I have an S corporation in Indiana and may have to lay off some of our hourly workers due to slowing sales. A colleague recommended that instead of a normal “layoff” strategy, we should volunteer our employees to charitable, not-for-profit organizations, pay the employees their regular rate of pay for the hours they are volunteering, and then submit their payroll dollars from that time as a charitable contribution. Is this legal? —Julie Parrett
Sure, it’s legal, but be prepared to draw the ire of the Internal Revenue Service, says James Tamke, a tax attorney and certified public accountant in South Bend, Ind.
“An increase in charitable contributions coupled with a decrease in sales, would very likely trigger an IRS audit,” says Tamke. Not to mention that if the firm gets audited, the IRS could disallow the entire deduction — not just the contributions in excess of the 50% adjusted gross income limitation. The Internal Revenue Code typically only allows deductions for charitable contributions of money and property — not for the payment of services.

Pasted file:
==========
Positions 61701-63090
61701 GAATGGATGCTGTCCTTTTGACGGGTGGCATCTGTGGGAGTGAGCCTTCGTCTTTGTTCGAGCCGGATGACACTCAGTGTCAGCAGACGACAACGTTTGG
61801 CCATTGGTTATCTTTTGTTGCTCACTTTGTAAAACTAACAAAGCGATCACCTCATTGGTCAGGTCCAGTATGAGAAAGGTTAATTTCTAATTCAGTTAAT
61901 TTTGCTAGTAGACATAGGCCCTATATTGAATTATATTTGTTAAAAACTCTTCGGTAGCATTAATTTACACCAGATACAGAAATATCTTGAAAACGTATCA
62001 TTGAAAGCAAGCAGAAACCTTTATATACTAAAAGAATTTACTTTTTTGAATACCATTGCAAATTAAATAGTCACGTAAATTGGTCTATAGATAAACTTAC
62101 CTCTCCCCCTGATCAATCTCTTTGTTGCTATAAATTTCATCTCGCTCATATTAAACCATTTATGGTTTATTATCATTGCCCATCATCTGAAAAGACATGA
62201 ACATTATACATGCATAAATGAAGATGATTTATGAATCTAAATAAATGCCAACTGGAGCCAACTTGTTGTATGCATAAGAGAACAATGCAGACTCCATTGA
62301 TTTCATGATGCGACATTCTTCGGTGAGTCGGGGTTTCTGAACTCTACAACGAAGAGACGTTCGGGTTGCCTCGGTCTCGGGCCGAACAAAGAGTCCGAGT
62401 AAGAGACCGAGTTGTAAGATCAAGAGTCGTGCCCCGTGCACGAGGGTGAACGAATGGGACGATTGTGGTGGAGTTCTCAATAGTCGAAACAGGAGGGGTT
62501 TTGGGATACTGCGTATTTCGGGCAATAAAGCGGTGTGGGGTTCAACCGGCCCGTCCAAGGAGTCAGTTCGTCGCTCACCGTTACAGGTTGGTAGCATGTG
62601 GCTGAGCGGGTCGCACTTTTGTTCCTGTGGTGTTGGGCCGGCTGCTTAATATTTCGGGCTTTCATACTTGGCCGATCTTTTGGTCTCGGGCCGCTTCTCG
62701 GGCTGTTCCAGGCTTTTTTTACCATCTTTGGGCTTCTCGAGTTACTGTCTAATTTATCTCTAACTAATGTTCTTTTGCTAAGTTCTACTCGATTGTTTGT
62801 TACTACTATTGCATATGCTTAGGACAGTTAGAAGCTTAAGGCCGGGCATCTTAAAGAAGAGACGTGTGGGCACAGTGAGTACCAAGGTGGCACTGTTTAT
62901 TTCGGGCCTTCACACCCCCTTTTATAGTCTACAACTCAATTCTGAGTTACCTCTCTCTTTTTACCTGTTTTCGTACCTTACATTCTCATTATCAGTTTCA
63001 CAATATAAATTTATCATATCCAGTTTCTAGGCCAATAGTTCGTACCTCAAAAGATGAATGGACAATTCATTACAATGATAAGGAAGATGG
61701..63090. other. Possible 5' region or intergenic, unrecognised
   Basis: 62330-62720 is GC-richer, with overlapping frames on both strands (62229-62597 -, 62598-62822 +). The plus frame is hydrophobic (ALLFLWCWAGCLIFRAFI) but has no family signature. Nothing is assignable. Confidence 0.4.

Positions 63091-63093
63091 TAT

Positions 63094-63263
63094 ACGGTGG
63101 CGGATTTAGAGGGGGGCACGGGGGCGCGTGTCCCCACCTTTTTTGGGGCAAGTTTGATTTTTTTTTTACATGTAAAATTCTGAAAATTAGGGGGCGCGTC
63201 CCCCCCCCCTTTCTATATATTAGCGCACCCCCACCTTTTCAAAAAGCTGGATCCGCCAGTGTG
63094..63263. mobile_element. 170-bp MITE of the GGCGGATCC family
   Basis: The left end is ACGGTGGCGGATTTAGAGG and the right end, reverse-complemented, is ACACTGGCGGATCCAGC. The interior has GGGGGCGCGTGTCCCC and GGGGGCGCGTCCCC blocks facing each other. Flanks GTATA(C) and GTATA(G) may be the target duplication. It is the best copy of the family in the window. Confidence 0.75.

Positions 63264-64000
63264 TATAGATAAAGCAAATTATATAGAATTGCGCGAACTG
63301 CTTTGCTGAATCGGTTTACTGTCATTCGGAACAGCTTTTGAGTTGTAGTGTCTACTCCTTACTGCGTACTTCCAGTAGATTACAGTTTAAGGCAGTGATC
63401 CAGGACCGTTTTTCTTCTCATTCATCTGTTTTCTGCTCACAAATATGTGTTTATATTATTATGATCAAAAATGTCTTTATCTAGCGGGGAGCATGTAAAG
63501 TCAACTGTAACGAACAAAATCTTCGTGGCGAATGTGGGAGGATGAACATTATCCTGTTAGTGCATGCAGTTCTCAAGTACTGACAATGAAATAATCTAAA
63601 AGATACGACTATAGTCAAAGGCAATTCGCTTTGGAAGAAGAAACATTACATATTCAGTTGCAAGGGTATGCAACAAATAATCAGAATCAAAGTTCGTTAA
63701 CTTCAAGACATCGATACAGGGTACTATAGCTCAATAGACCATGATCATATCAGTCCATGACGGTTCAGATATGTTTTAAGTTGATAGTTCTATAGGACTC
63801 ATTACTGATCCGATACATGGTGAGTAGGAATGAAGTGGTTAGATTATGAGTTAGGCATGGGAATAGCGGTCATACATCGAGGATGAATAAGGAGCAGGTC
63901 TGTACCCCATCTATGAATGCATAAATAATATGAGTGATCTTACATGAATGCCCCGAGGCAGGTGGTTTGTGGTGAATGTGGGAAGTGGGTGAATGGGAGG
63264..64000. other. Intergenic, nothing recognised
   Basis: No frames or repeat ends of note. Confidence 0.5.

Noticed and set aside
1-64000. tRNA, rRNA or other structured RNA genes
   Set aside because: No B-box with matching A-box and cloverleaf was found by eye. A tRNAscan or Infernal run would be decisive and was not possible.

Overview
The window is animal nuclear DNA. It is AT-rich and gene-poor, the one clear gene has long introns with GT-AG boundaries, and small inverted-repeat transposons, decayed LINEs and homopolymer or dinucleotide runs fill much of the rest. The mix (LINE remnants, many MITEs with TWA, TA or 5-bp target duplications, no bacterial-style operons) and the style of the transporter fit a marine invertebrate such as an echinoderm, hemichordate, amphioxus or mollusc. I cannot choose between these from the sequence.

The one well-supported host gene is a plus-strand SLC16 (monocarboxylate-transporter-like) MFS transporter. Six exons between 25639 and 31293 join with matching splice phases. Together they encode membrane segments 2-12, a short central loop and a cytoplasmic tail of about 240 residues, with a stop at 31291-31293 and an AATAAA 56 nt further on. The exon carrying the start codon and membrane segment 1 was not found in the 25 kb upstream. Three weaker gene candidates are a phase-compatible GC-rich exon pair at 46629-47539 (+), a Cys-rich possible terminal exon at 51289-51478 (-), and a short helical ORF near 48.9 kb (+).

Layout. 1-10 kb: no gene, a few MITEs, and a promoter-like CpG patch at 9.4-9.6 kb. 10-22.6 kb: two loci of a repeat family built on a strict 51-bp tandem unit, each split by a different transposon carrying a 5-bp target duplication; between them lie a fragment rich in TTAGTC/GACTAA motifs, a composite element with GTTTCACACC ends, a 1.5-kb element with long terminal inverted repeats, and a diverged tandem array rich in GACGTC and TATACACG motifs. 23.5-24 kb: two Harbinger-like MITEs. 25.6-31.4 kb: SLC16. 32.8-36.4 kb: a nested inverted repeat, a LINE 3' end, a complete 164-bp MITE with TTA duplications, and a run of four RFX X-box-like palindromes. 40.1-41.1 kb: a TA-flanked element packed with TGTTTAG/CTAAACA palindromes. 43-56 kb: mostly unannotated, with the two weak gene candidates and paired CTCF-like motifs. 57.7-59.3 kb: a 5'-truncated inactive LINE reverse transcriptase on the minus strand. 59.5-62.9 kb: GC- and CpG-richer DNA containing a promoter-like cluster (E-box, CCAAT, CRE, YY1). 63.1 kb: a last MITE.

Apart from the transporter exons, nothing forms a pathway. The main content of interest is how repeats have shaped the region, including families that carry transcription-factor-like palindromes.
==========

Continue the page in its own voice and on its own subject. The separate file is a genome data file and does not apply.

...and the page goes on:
Writing off employee pay as a charitable contribution won’t save you money either, notes Tamke. Typically, S Corporations’ charitable contributions are limited to 50% of its adjusted gross income, but the wages it pays its employees are 100% tax deductible. So, a firm with an adjusted gross income of, say, $400,000, could deduct $200,000 of what it pays out in “charitable” dollars. Any donations (or volunteer wages) above that $200,000 threshold couldn’t be deducted. On the other hand, if the firm paid out $250,000 in wages to its employees, it could write off the full amount.
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